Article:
We had a Prosciutto, Cheese Toastie and a Salmon, Cream Cheese Bagel together with coffee. They do have Lactose Free fresh milk for poor people like me who are lactose intolerant. It does work, but not perfectly for me, my tummy still get butterflies, but at least it did not go spinning like a washing machine!

With the coming of the rain, the birds went into hiding and outside was rather quiet. So it's time to admire the inside. On the walls of the White Elephantt were interesting artwork made from recycled material. This one is a deep sea fish made from old forks, a wine bottle opener, wires and discarded wood. It's chasing a poor little fish made from an old key!
It's a piece by Karen Lee Sibly and appropriately titled "It takes courage to swim alone! ...". More of her artwork can be seen at The Store @ gnarabup.

The previous two days, we did not have a proper look at Margaret River town. This time we took a slow drive as we passed the down. It's a nice town with several noticeable old unique buildings. The place seems rather serene... perhaps it's because of the rain today.

10:35 - An hour and 60 kilometers later we arrived at the Busselton Jetty; after using their rest rooms and perusing their ticket prices; we decided to go for the whole works that include a jetty day pass, a jetty train ride and a 45-minutes guided tour of the underwater observatory. Many of the jetties around here have this blue sheds, the ones here were a bit different as they were functional as a ticketing office, and a souvenir shop too. It's from here, at the Roy Morris Platform, that we took a train out to the underwater observatory.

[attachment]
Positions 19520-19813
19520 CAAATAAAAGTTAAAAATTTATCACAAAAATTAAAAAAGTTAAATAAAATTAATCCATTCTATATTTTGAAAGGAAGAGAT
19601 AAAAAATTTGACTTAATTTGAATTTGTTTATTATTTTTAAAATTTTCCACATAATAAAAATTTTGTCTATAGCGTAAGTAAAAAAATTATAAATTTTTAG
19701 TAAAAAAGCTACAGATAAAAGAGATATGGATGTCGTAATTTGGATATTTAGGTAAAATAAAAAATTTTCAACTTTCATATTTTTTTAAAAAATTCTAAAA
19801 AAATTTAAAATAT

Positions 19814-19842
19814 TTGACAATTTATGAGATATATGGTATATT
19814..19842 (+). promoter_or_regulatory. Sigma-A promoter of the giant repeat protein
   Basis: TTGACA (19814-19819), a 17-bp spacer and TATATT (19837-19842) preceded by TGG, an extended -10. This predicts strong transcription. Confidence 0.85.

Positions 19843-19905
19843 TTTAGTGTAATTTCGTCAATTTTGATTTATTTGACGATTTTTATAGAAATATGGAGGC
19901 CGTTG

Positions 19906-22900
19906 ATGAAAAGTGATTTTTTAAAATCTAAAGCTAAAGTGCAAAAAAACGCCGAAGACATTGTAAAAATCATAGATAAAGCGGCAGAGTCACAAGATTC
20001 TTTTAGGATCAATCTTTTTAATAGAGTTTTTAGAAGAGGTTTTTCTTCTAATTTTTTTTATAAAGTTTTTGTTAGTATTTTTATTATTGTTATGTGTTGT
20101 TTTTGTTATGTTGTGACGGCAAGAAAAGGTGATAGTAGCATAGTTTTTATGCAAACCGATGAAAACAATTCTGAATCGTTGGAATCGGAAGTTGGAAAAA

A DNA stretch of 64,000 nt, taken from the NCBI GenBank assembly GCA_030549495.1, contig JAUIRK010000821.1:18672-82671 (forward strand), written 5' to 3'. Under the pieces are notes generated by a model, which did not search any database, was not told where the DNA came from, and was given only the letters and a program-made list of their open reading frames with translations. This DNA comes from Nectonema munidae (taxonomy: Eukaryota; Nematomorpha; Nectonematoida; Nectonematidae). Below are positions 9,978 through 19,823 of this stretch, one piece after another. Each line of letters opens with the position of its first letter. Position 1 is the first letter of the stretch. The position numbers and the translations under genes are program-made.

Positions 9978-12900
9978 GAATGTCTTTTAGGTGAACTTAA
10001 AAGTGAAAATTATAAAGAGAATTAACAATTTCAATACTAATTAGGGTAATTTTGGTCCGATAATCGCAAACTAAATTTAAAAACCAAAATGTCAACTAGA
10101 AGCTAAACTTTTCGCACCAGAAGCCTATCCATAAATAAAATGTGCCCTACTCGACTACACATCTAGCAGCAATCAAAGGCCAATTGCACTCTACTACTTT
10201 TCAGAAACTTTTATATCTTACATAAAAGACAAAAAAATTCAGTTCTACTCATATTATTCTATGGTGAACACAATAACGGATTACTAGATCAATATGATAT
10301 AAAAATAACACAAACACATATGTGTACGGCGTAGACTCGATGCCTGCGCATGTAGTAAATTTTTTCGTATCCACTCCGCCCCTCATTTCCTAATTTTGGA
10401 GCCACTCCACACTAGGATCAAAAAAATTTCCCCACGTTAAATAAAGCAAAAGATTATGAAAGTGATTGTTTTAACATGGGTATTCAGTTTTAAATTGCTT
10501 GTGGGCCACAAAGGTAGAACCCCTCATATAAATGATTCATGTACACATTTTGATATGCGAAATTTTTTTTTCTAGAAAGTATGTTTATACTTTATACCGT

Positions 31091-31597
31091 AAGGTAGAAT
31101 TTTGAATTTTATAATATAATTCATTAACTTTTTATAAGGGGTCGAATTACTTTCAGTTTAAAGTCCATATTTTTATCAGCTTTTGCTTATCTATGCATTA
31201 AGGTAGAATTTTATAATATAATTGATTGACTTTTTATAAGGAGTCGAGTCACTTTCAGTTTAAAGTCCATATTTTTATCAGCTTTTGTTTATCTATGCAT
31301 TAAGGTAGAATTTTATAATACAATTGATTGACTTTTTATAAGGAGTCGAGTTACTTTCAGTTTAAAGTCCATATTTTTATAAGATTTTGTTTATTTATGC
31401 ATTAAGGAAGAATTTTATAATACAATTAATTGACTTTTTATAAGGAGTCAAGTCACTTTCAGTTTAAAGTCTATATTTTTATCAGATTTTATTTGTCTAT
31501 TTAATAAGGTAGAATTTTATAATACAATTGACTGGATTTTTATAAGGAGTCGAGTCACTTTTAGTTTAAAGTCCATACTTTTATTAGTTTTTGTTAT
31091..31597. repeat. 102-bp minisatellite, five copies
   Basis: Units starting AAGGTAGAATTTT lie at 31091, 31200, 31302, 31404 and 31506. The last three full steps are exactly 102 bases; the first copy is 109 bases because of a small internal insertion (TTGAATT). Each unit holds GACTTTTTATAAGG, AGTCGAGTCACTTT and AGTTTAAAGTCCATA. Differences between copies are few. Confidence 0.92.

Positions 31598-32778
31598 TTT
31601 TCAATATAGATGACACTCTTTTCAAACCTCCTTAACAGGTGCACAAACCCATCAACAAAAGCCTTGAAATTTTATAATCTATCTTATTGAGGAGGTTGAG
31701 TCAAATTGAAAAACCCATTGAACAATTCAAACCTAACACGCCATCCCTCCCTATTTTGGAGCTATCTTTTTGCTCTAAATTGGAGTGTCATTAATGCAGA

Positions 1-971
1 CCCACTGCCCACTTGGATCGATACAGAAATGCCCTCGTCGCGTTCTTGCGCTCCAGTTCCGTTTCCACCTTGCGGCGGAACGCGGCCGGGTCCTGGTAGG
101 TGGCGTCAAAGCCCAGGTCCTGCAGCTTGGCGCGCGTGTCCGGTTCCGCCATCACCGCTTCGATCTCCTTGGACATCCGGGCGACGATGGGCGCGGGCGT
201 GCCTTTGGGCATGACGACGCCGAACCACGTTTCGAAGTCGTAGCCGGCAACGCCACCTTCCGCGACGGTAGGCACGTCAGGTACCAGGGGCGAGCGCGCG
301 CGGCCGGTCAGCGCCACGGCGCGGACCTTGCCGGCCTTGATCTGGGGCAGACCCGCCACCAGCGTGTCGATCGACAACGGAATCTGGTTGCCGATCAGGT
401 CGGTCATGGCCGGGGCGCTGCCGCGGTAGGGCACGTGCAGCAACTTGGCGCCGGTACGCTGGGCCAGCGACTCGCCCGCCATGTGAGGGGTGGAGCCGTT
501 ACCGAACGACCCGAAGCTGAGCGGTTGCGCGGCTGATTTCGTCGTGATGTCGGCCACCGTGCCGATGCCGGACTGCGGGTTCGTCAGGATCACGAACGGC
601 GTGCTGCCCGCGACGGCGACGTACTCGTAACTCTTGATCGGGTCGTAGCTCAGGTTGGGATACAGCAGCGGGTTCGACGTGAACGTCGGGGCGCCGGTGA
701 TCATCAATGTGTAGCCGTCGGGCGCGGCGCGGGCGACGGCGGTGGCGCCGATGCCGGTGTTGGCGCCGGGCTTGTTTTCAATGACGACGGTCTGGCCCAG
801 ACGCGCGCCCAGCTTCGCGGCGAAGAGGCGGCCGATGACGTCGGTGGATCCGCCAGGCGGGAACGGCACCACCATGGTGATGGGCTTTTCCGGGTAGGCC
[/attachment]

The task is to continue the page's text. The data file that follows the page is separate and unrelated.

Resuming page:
It's a slow twenty minutes jetty train ride and we disembark at the Bovell Platform, almost at the other end of the jetty. At 1,841 metres long, the Busselton Jetty is the second longest timber jetty in the world. The longest timber jetty being the Southend Pier, which stretches 2,160 metres all the way from Southend-on-Sea into the Thames Estuary in Great Britain.

Here we gathered for the guided tour down intow the Busselton Underwater Observatory. Opened in December 2003, located 1.8 km from shore – almost at the end of the Busselton Jetty - it descends 8 metres below the sea. Wide stairs lead down from the jetty level down to three levels of underwater viewing platforms, each platform almost 3 metres high. It can accommodate up to 40 people at a time in its 9.5 m diameter observation chamber where visitors can view the corals and fish life through eleven viewing windows...... without even getting wet!